"Arranged to pique children’s interest even as it covers salient textbook facts. Kalman reprises some elements of her marvelously innovative picture-book biography Looking at Lincoln, including an accessibly informal tone, a fruit bowl of vibrant colors, a frequent focus on a single telling artifact, and plenty of holes punched through the fourth wall to invite readers into the conversation. . . . Her candid discussion of Jefferson’s contradictory views on slavery is particularly well handled, and a closing observation gives kids permission to be perplexed by this complicated guy." — The Bulletin of the Center for Children's Books
“A beautiful look inside the makings of a great American, with all of his achievements, quirks, and mistakes laid out for the reader. . . . Infused with interesting details. . . . The watercolor illustrations are striking, with bright colors and playfulness that appeals to younger readers. . . . A sensitive, thought-provoking book about one of our country’s greatest leaders that uniquely talks about his strengths and weaknesses.” — Library Media Connection
Gr 1–4—The inimitable Kalman brings her wit, wisdom, and beautifully unique artwork to one of America's most complex founding fathers: Thomas Jefferson. A thinker, a gardener, a writer, a statesman, and so much more, Jefferson cultivated many interests and pursuits. His ability and need to balance the cerebral with the physical is evident in how he lived, the advice he gave, and the friends he made. Kalman does not shy away from Jefferson's ownership of slaves and relationship with Sally Hemings, which are handled directly and effectively. Bits of historical context are included, but the focus here is on the man and his "pursuit of everything." The text alternates between facts, which appear in a more traditional font, and asides to the reader and Kalman's own thoughts, which are highlighted in large, hand-lettered print. Kalman's distinctive, bold-stroked gouache paintings keep the tone light and fresh, providing plenty of details that garner a closer look. Share this along with the author's picture-book biography of Abraham Lincoln, Looking at Lincoln (Penguin, 2012) to inspire young historians and artists alike. —Jody Kopple, Shady Hill School, Cambridge, MA
Beautiful and a little sad: the complex, brilliant, flawed nature of the third U.S. president. Kalman's rich, impressionist colors and lively lines offer glimpses: Monticello; the chamber where the Continental Congress met in Philadelphia; portraits of Jefferson's wife and of Sally Hemings. The image of Jefferson on horseback riding along a lane at Monticello, redbud in bloom, seems both immediate and long past. Kalman's poetic presentation conveys succinctly what a longer text might: Jefferson was a lover of books, an autodidact and an aesthete. His house was both functional and beautiful. His personal life was layered with sadness: Only two of six legitimate children survived past childhood; his wife died young. Kalman doesn't speculate on the source of Jefferson's passion for the ideals of democracy and liberty yet conveys clearly his contribution to the growing nation as founding father and president. But this intriguing man was a slave owner and father to children whose mother and aunts were severely oppressed. Kalman's intimate address to listeners and readers works well here: A charming, earlier narrative acknowledgment that peas have their appeal (as they did for Jefferson the gardener) gives way to the thorny personal realization that someone admired fails profoundly to meet expectations: "Our hearts are broken," is stated flatly next to a ledger of payments to enslaved residents of Monticello. Impressive complexity put artfully and respectfully within the grasps of young readers. (Picture book/biography. 7-11)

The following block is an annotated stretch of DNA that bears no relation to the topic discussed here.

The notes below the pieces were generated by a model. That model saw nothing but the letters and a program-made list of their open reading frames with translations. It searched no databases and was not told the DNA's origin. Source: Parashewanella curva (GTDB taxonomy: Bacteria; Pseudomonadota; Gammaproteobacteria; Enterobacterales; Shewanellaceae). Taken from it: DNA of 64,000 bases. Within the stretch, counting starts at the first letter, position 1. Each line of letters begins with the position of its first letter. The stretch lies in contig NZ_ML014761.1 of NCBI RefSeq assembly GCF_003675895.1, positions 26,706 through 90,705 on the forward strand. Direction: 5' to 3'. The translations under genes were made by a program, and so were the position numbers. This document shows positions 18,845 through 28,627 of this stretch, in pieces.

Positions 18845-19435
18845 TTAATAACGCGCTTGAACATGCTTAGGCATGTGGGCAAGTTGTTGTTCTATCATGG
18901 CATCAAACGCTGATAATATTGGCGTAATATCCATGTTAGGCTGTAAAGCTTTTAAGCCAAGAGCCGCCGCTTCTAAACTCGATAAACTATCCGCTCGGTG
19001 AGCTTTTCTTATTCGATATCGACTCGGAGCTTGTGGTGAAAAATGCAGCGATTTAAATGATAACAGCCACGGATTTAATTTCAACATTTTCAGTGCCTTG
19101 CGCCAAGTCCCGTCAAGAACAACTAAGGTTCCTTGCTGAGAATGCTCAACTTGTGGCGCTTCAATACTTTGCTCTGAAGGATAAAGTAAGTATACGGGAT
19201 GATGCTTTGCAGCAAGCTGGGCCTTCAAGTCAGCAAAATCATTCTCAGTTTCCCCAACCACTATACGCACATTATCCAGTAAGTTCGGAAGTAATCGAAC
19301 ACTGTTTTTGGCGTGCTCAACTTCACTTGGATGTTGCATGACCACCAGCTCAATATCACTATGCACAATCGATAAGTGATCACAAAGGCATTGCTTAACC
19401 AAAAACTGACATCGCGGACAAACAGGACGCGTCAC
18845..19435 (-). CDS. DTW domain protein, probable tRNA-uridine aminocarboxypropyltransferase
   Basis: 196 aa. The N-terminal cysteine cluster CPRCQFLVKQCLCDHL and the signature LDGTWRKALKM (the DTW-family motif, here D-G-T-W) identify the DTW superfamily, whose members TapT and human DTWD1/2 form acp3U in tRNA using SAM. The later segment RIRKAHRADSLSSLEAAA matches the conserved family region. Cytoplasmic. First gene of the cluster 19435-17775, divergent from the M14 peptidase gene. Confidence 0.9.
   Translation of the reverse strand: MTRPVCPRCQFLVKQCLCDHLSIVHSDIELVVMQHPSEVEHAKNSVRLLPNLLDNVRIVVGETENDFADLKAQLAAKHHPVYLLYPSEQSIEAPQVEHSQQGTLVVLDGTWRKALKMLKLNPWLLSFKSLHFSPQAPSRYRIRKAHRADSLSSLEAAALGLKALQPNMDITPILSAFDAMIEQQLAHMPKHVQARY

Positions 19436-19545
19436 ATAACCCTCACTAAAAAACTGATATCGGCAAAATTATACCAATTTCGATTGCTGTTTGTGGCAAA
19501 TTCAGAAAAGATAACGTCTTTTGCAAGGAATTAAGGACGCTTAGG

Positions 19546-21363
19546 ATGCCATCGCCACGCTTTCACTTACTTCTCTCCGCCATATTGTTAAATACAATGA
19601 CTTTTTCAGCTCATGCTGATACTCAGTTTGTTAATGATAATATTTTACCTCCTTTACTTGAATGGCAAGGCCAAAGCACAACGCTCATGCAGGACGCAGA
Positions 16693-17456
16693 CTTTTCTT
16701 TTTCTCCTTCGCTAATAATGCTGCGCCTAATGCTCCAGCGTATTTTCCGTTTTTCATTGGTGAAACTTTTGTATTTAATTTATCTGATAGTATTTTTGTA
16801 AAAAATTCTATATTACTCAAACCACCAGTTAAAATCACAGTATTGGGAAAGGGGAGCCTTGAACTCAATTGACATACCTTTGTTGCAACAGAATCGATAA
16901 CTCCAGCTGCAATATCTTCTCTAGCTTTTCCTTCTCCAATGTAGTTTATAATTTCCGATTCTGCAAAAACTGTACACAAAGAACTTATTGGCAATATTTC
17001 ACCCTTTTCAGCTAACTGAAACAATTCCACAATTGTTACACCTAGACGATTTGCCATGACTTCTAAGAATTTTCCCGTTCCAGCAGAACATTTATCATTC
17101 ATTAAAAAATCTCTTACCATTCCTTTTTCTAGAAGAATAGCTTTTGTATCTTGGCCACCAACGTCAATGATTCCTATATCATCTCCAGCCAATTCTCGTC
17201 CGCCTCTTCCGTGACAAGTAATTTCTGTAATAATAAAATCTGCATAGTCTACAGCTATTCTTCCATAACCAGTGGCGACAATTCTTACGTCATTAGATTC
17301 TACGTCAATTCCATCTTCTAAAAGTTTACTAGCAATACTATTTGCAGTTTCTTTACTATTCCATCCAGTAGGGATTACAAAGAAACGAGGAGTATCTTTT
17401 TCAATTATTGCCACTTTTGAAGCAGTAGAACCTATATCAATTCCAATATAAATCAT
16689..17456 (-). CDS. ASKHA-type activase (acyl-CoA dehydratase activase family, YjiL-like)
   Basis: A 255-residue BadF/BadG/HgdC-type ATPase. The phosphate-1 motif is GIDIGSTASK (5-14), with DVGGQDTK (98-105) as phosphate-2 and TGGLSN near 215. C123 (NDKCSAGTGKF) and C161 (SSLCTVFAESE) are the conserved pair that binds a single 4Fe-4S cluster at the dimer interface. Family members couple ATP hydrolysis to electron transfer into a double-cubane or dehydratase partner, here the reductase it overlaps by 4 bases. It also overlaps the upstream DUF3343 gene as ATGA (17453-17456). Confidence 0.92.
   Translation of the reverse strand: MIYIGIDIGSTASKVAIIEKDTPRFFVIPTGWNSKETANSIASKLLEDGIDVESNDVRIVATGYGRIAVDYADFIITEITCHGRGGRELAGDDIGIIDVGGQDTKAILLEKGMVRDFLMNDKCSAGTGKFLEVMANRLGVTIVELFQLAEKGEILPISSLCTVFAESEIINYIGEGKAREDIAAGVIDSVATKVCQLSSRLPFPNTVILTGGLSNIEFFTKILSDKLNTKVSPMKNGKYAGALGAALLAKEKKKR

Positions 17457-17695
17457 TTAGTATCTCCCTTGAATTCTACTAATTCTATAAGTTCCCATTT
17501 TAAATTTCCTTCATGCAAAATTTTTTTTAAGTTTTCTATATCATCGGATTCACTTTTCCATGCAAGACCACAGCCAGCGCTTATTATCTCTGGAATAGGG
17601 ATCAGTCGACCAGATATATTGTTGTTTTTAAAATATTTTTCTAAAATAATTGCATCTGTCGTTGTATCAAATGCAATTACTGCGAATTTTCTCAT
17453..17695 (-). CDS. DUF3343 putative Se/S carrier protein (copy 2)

Meet the Author
Maira Kalman (www.mairakalman.com) is the author-illustrator of numerous picture books, including Looking at Lincoln, Fireboat, Next Stop Grand Central, and What Pete Ate from A–Z, as well as adult hits such as And the Pursuit of Happiness and The Elements of Style Illustrated. She is also the illustrator of the Printz Honor Winning Book Why We Broke Up by Daniel Handler. Her artwork has appeared on a dozen New Yorker covers, and her watches, clocks, accessories and paperweights have been featured at the Museum of Modern Art store. She lives in New York City.
- New York, New York
- Date of Birth:
- November 15, 1949
- Place of Birth:
- Tel Aviv, Israel
- New York University, 1967-70